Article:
By Ryan Ellis
This week, the Senate GOP is reportedly putting pen to paper on their version of “repeal and replace” of Obamacare.
One of the key design decisions they have to make is how to structure the individual health insurance refundable tax credit. As Avik Roy has pointed out, it’s essential that the Senate get this right. No one is quite happy with the way the House (i.e., AHCA) version of this tax credit ended up. It’s a flat dollar credit variable by age, which creates difficulties for very sick individuals and creates a “poverty trap” for those emerging from Medicaid and needing help in the individual market. Again, Roy documents all of this very expertly and he’s right about his criticisms.
The solution, everyone seems to say (and taking the lead of Senator John Thune of South Dakota), is to switch the credit from flat-dollar (within an age band) to means tested. That way, those individuals who most need the assistance to pay for premiums will get it, and that assistance will phase out as income rises. The assistance would only be available to those individuals not eligible for workplace or government insurance. Supplemental premium support would be provided to states to help individuals who may face unaffordable insurance bills even with the tax credit assistance.
In any case, there’s also a consensus that the credit should be available in real time to pay for premiums month to month during the tax year, a feature known as a tax credit being “advanceable.” This requires the IRS to send payments in the tax year and then for the taxpayer to reconcile those advanced payments (either to her benefit or detriment) at tax time the next spring. It can often result in a nasty tax bill if the taxpayer made more than the IRS thought they did all year and they got more credit advanced to them than they had coming. It can also result in a windfall.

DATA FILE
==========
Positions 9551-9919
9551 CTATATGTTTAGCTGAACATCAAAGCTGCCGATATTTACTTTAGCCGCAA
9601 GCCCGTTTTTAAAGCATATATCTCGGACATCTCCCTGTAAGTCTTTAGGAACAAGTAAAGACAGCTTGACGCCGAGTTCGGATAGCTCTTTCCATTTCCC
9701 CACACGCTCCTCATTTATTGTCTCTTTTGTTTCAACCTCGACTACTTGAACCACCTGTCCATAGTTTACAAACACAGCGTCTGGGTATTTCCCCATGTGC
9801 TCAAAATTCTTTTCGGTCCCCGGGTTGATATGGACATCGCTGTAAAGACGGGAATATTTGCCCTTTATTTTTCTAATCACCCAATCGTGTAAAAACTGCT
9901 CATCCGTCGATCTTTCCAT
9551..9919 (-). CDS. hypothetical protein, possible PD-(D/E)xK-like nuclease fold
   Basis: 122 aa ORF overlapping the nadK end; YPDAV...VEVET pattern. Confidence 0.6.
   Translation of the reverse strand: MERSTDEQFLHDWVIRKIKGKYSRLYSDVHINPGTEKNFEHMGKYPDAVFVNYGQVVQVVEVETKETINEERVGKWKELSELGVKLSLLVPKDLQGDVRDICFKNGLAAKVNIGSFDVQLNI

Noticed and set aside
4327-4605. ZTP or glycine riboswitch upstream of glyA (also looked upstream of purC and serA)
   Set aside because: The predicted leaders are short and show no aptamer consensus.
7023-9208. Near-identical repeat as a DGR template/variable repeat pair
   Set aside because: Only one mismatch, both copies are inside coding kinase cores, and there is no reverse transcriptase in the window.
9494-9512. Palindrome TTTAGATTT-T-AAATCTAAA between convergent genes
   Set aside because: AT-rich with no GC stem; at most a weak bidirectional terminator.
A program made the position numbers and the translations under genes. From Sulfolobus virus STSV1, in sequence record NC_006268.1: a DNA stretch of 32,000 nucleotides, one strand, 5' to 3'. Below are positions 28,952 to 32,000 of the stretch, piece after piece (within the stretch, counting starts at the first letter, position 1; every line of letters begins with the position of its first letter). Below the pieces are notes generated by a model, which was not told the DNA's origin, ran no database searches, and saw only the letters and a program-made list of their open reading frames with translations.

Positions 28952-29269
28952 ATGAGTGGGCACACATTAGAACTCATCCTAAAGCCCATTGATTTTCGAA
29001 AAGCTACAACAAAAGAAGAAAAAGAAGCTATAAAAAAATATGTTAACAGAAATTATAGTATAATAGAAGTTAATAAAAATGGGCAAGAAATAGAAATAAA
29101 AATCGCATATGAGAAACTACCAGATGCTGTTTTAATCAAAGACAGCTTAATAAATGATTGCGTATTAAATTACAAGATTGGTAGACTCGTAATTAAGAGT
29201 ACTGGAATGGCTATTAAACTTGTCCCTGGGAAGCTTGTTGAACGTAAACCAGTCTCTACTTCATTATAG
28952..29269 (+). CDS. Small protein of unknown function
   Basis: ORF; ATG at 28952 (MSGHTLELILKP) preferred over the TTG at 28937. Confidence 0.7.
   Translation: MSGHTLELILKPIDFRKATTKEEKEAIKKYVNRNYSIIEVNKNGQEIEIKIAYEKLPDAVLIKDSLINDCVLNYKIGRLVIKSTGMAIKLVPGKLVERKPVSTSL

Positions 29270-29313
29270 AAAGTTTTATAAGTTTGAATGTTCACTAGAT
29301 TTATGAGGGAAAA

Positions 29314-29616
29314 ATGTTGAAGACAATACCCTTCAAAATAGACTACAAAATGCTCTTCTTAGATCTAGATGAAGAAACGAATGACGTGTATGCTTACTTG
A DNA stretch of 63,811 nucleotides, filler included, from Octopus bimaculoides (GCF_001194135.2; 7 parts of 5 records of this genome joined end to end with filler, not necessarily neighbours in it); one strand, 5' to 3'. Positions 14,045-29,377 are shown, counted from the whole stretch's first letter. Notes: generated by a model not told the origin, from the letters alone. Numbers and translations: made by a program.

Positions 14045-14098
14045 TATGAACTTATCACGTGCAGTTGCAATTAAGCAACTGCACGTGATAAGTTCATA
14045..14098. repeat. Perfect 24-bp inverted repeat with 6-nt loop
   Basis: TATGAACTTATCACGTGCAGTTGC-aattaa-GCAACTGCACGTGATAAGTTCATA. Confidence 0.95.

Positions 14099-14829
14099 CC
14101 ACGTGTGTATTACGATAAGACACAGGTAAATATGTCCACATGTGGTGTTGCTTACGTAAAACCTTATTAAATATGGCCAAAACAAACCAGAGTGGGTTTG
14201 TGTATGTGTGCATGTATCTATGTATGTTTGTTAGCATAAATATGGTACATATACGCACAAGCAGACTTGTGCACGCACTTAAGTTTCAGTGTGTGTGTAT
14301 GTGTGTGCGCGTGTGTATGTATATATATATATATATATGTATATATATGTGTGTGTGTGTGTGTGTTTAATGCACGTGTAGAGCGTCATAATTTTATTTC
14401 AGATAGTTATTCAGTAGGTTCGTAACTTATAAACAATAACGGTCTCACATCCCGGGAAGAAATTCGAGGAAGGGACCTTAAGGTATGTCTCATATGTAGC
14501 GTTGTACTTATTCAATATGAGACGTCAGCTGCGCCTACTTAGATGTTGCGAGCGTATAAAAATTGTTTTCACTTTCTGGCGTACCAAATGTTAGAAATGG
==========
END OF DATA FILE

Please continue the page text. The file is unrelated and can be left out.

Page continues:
If all of that sounds familiar, it should–it’s a good rough justice description of the current Obamacare tax credit, besides being where the Senate GOP appears to be headed. Now, that’s not necessarily a bad thing. Just because something in sub-optimal form found its way into Obamacare is no reason to junk a better version of it from future policies. But it is important that the absolute disaster that has been Obamacare tax credits not be repeated again by the Senate GOP.
The Obamacare tax credit requires disclosure of nightmarish proportions
There are three information reporting forms to document health insurance coverage today. Presumably, something like this would also have to exist with a tax credit to purchase health insurance on the individual market.